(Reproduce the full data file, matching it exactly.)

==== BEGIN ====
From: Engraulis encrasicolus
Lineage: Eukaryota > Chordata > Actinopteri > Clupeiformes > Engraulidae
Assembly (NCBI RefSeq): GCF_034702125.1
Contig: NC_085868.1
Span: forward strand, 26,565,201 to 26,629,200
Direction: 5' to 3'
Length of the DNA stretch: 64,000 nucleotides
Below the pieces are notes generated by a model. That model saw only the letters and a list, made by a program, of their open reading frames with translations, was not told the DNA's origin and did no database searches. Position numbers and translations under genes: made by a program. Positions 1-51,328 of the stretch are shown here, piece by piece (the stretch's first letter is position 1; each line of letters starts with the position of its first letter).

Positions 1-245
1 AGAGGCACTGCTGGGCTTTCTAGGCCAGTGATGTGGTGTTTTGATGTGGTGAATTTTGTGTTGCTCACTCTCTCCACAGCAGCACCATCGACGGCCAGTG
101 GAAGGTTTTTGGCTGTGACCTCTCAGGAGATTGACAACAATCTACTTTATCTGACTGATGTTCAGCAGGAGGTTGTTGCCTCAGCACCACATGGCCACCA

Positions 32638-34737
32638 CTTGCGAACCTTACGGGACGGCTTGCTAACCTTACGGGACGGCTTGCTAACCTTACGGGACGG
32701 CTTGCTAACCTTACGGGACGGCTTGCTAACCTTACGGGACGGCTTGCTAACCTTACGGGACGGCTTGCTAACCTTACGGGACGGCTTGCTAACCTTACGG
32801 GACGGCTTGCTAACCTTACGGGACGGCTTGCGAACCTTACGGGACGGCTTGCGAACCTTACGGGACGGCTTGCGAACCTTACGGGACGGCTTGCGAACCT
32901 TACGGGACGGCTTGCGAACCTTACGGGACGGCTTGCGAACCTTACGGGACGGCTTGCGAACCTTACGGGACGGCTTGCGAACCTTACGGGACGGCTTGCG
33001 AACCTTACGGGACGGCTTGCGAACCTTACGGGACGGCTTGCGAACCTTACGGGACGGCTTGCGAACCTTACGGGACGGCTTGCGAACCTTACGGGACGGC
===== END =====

From: Engraulis encrasicolus
Lineage: Eukaryota > Chordata > Actinopteri > Clupeiformes > Engraulidae
Assembly (NCBI RefSeq): GCF_034702125.1
Contig: NC_085868.1
Span: forward strand, 26,565,201 to 26,629,200
Direction: 5' to 3'
Length of the DNA stretch: 64,000 nucleotides
Below the pieces are notes generated by a model. That model saw only the letters and a list, made by a program, of their open reading frames with translations, was not told the DNA's origin and did no database searches. Position numbers and translations under genes: made by a program. Positions 1-51,328 of the stretch are shown here, piece by piece (the stretch's first letter is position 1; each line of letters starts with the position of its first letter).

Positions 1-245
1 AGAGGCACTGCTGGGCTTTCTAGGCCAGTGATGTGGTGTTTTGATGTGGTGAATTTTGTGTTGCTCACTCTCTCCACAGCAGCACCATCGACGGCCAGTG
101 GAAGGTTTTTGGCTGTGACCTCTCAGGAGATTGACAACAATCTACTTTATCTGACTGATGTTCAGCAGGAGGTTGTTGCCTCAGCACCACATGGCCACCA

Positions 32638-34737
32638 CTTGCGAACCTTACGGGACGGCTTGCTAACCTTACGGGACGGCTTGCTAACCTTACGGGACGG
32701 CTTGCTAACCTTACGGGACGGCTTGCTAACCTTACGGGACGGCTTGCTAACCTTACGGGACGGCTTGCTAACCTTACGGGACGGCTTGCTAACCTTACGG
32801 GACGGCTTGCTAACCTTACGGGACGGCTTGCGAACCTTACGGGACGGCTTGCGAACCTTACGGGACGGCTTGCGAACCTTACGGGACGGCTTGCGAACCT
32901 TACGGGACGGCTTGCGAACCTTACGGGACGGCTTGCGAACCTTACGGGACGGCTTGCGAACCTTACGGGACGGCTTGCGAACCTTACGGGACGGCTTGCG
33001 AACCTTACGGGACGGCTTGCGAACCTTACGGGACGGCTTGCGAACCTTACGGGACGGCTTGCGAACCTTACGGGACGGCTTGCGAACCTTACGGGACGGC